{1} 'Lecons de Geologie Pratique,' tom. i. 1845, p. 140.

{2} 'Transactions Geolog. Soc.' vol. v. p. 505. Read November 1, 1837.

{3} 'Histoire des progres de la Geologie,' tom. i. 1847, p. 224.

{4} 'Zeitschrift fur wissenschaft. Zoologie,' B. xxviii. 1877, p. 361.

{5} 'Gardeners' Chronicle,' April 17, 1869, p. 418.

{6} Mr. Darwin's attention was called by Professor Hensen to P. E. Muller's work on Humus in 'Tidsskrift for Skovbrug,' Band iii. Heft 1 and 2, Copenhagen, 1878. He had, however, no opportunity of consulting Muller's work. Dr. Muller published a second paper in 1884 in the same periodical--a Danish journal of forestry. His results have also been published in German, in a volume entitled 'Studien uber die naturlichen Humusformen, unter deren Einwirkung auf Vegetation und Boden,' 8vo., Berlin, 1887.

{7} 'Bidrag till Skandinaviens Oligochaetfauna,' 1871.

{8} 'Die bis jetzt bekannten Arten aus der Familie der Regenwurmer,' 1845.

{9} There is even some reason to believe that pressure is actually favourable to the growth of grasses, for Professor Buckman, who made many observations on their growth in the experimental gardens of the Royal Agricultural College, remarks ('Gardeners' Chronicle,' 1854, p. 619): "Another circumstance in the cultivation of grasses in the separate form or small patches, is the impossibility of rolling or treading them firmly, without which no pasture can continue good."

{10} I shall have occasion often to refer to M. Perrier's admirable memoir, 'Organisation des Lombriciens terrestres' in 'Archives de Zoolog. exper.' tom. iii. 1874, p. 372. C. F. Morren ('De Lumbrici terrestris Hist. Nat.' 1829, p. 14) found that worms endured immersion for fifteen to twenty days in summer, but that in winter they died when thus treated.

{11} Morren, 'De Lumbrici terrestris Hist. Nat.' &c., 1829, p. 67.

{12} 'De Lumbrici terrestris Hist. Nat.' &c., p. 14.

{13} Histolog. Untersuchungen uber die Regenwurmer. 'Zeitschrift fur wissenschaft. Zoologie,' B. xix., 1869, p. 611.

{14} For instance, Mr. Bridgman and Mr. Newman ('The Zoologist,' vol. vii. 1849, p. 2576), and some friends who observed worms for me.

{15} 'Familie der Regenwurmer,' 1845, p. 18.

{16} 'The Zoologist,' vol. vii. 1849, p. 2576.

{17} 'Familie der Regenwurmer,' p. 13. Dr. Sturtevant states in the 'New York Weekly Tribune' (May 19, 1880) that he kept three worms in a pot, which was allowed to become extremely dry; and these worms were found "all entwined together, forming a round mass and in good condition."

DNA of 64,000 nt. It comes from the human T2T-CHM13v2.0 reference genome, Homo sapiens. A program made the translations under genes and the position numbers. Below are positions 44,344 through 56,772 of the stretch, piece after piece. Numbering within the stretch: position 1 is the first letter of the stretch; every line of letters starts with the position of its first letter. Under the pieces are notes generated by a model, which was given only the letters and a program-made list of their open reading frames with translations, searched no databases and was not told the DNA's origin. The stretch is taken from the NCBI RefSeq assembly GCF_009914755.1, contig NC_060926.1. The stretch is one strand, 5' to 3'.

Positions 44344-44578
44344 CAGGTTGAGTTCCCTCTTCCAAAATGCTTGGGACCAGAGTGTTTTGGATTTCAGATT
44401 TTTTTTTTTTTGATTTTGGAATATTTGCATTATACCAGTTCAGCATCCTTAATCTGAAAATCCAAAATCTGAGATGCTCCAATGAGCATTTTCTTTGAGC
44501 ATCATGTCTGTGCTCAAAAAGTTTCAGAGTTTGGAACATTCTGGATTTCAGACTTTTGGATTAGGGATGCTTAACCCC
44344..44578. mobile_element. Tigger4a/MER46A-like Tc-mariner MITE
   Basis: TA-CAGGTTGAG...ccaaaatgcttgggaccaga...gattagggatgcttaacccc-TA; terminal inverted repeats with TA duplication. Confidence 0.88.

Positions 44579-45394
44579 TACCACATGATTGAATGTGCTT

{18} 'De Lumbrici terrestris Hist. Nat.' p. 19.

{19} 'Archives de Zoologie experimentale,' tom. vii. 1878, p. 394. When I wrote the above passage, I was not aware that Krukenberg ('Untersuchungen a. d. physiol. Inst. d. Univ. Heidelberg,' Bd. ii. p. 37, 1877) had previously investigated the digestive juice of Lumbricus. He states that it contains a peptic, and diastatic, as well as a tryptic ferment.

{20} On the action of the pancreatic ferment, see 'A Text-Book of Physiology,' by Michael Foster, 2nd edit. pp. 198-203. 1878.

{21} Schmulewitsch, 'Action des Sucs digestifs sur la Cellulose.' Bull. de l'Acad. Imp. de St. Petersbourg, tom. xxv. p. 549. 1879.

{22} Claparede doubts whether saliva is secreted by worms: see 'Zeitschrift fur wissenschaft. Zoologie,' B. xix. 1869, p. 601.

{23} Perrier, 'Archives de Zoolog. exper.' July, 1874, pp. 416, 419.

{24} 'Zeitschrift fur wissenschaft. Zoologie,' B. xix, 1869, pp. 603-606.

{25} De Vries, 'Landwirth. Jahrbucher,' 1881, p. 77.

{26} M. Foster, 'A Text-Book of Physiology,' 2nd edit. 1878, p. 243.

{27} M. Foster, ut sup. p. 200.

{28} Claparede remarks ('Zeitschrift fur wisseuschaft. Zoolog.' B. 19, 1869, p. 602) that the pharynx appears from its structure to be adapted for suction.

{29} An account of her observations is given in the 'Gardeners' Chronicle,' March 28th, 1868, p. 324.

{30} London's 'Gard. Mag.' xvii. p. 216, as quoted in the 'Catalogue of the British Museum Worms,' 1865, p. 327.

{31} 'Familie der Regenwurmer,' p. 19.

{32} In these narrow triangles the apical angle is 9 degrees 34 seconds, and the basal angles 85 degrees 13 seconds. In the broader triangles the apical angle is 19 degrees 10 seconds and the basal angles 80 degrees 25 seconds.

{33} See his interesting work, 'Souvenirs entomologiques,' 1879, pp. 168-177.

{34} Mobius, 'Die Bewegungen der Thiere,' &c., 1873, p. 111.

{35} 'Annals and Mag. of N. History,' series ii. vol. ix. 1852, p. 333.

{36} 'Archives de Zoolog. exper.' tom. iii. 1874, p. 405.

{37} I state this on the authority of Semper, 'Reisen im Archipel der Philippinen,' Th. ii. 1877, p. 30.

{38} Dr. King gave me some worms collected near Nice, which, as he believes, had constructed these castings. They were sent to M. Perrier, who with great kindness examined and named them for me: they consisted of Perichaeta affinis, a native of Cochin China and of the Philippines; P. Luzonica, a native of Luzon in the Philippines; and P. Houlleti, which lives near Calcutta. M. Perrier informs me that species of Perichaeta have been naturalized in the gardens near Montpellier and in Algiers. Before I had any reason to suspect that the tower-like castings from Nice had been formed by worms not endemic in the country, I was greatly surprised to see how closely they resembled castings sent to me from near Calcutta, where it is known that species of Perichaeta abound.

Charles Darwin

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